Dr. Wellborn’s book couldn’t have come at a better time in our family. As a perceptive 4th grader, my child is acutely aware of what “the popular” kids are doing and she struggles with whether or not to emulate their behavior (good or bad.) Often after school, I am regaled with stories from the playground. Using some of Dr. Wellborn’s suggestions, I try to capitalize on opportunities to turn these stories into lessons about being compassionate and showing empathy when someone is left out of a game or has had a bad argument with another friend. Hopefully she will learn that, regardless of what others are doing (or not doing), she is strong and self-assured enough to do the right thing.
Disclosure: I received a copy of Dr. James Wellborn’s book, Raising Teens in the 21st Century: A Practical Guide to Effective Parenting. All thoughts and opinions are 100% my own.
If you have pre-teens or teenagers, you are probably facing the issues that come along with cell phones. Texting may be at the top of the list! Life isn’t as simple as it used to be when we were children…there are new tools of communication that have become the new lifelines, but, unfortunately, along with these gadgets come issues. Setting boundaries with your kids about texting is important as a parent.
Common issues with texting
These “issues” range all the way from inappropriate texting and “sexting” (including sending photos that you would be ashamed of), to driving while texting and people endangering not only themselves, but also the other people in their car and on the road.
Before You Give Your Kid a Cell Phone
Be sure to go over your rules and regulations for cell phone usage. Most schools do not allow texting during class, so that might be one of the topics that you discuss with your pre-teen or teenager. Each parent will, of course, have their own rules about texting, however it is best that you lay all of the rules out on the table and explain what the consequences will be if they step out of line.
Anna Post, of the Emily Post Institute recently spoke to UrbanMommies about manners and technology. Gadgets can be entertaining and convenient, but every family should develop rules about the use of technology (for parents too..). You will want to decide if these devices are allowed at the dinner table and if there is a time in the evening when they are turned off. In addition to a downloadable ‘tip sheet’, the Top Ten Cell Phone Manners guide developed by the Emily Post Institute is very helpful. Our favs?
- Be courteous to those you are with; turn off your phone if it will be interrupting a conversation or activity.
- Don’t make calls in a library, theater, church or from your table in a restaurant.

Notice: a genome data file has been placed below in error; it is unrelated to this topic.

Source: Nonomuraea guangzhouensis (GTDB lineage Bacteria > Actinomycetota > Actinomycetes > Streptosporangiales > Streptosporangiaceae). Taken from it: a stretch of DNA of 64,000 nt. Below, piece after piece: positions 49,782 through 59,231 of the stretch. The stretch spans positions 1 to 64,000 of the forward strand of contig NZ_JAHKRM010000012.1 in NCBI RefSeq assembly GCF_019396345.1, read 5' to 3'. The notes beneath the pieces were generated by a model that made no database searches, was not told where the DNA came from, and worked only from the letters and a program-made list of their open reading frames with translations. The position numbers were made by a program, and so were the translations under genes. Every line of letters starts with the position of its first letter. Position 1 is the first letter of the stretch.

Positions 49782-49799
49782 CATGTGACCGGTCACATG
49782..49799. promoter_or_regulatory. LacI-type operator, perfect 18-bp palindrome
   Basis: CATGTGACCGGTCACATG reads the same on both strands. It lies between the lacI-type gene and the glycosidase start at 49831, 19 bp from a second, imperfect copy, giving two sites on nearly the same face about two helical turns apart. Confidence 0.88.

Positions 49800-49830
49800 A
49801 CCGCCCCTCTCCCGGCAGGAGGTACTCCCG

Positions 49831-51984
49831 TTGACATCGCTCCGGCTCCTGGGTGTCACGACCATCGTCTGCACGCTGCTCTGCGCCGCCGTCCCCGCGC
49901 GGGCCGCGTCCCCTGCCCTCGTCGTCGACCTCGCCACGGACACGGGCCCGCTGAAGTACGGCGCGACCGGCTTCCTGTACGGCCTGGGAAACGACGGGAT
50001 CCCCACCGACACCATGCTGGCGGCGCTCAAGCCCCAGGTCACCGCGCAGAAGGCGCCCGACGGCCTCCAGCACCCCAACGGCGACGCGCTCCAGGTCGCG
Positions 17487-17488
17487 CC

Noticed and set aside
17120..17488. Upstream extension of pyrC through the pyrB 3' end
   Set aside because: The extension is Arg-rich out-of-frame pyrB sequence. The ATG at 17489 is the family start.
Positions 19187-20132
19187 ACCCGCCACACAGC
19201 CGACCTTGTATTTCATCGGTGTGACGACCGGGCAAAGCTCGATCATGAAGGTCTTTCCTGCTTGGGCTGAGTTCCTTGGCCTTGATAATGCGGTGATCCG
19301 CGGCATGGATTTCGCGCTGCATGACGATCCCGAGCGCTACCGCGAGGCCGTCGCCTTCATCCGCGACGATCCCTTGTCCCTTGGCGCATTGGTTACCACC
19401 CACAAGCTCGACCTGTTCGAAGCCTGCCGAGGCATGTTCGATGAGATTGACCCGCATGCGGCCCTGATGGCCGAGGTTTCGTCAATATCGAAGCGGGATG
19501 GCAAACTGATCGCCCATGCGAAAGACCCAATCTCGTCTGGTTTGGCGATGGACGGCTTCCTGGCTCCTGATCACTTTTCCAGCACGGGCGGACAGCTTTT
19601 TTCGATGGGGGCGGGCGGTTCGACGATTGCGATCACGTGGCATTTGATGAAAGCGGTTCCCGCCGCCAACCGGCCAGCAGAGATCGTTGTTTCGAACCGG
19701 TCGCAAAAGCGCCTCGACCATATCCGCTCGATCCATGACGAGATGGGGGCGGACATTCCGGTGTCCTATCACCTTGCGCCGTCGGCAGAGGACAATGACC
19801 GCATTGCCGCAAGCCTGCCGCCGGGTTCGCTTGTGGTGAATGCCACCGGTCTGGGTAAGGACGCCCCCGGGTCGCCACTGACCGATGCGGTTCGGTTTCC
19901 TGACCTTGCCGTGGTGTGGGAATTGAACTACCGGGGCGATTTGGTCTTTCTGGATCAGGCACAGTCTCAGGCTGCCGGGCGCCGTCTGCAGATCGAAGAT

- Don’t text during class or a meeting at your job.
- Private info can be forwarded, so don’t text it.
Taking the cell phone away might be counterproductive to the idea of giving your child a cell phone. Ultimately, the reason to give them a cell phone is to make it easy for you to contact them or them to contact you when necessary, so threatening to take it away when the rules are broken is a moot point.
Think about other things that you could take away, like their computer or game consoles or go back to the old-fashioned, “You’re grounded!”. You may view texting in class less of a “crime” than texting while driving, so you can set up specific consequences for particular offenses or just one consequence for any time they are caught breaking the rules. Either way, if you lay out the rules and consequences prior to handing over the cell phone, you will know that you have at least made yourself clear.
Spy Tools – Be Your Own Detective
Okay, maybe it doesn’t sound very appealing at first, but when you think about how much you want to protect your kids and keep them safe when they are not with you in this scary and unpredictable world, the new “spy tools” that are popping out on the market can easily help you track your kid’s texting behaviors.
Putting a Stop to Texting While Driving
Some auto insurance companies have offered the option to parents who have driving-aged teenagers to install a camera in the car. This camera does not stop the teenager from texting while driving, but it will ensure that the parent will find out about it. There is also software that detects that a cell phone is in a moving vehicle and prevents texting abilities.
As awareness spreads about the dangers of driving while texting, more companies are coming up with software, plug-ins, a special bluetooth installed in the car keys that disable cell phone emissions, and many other ideas to keep people from texting and driving.
It is vital to understand that times have changed since we were teens and to keep the communication open with your kids about texting. Whether you decide to spy on your kids or give them the benefit of the doubt, you will definitely want to have the discussion about texting and all of the issues that arise with it in order to ensure that they understand that you are “in the loop” and that there will be consequences if they misuse the trust that you are giving to them when you hand them the cell phone.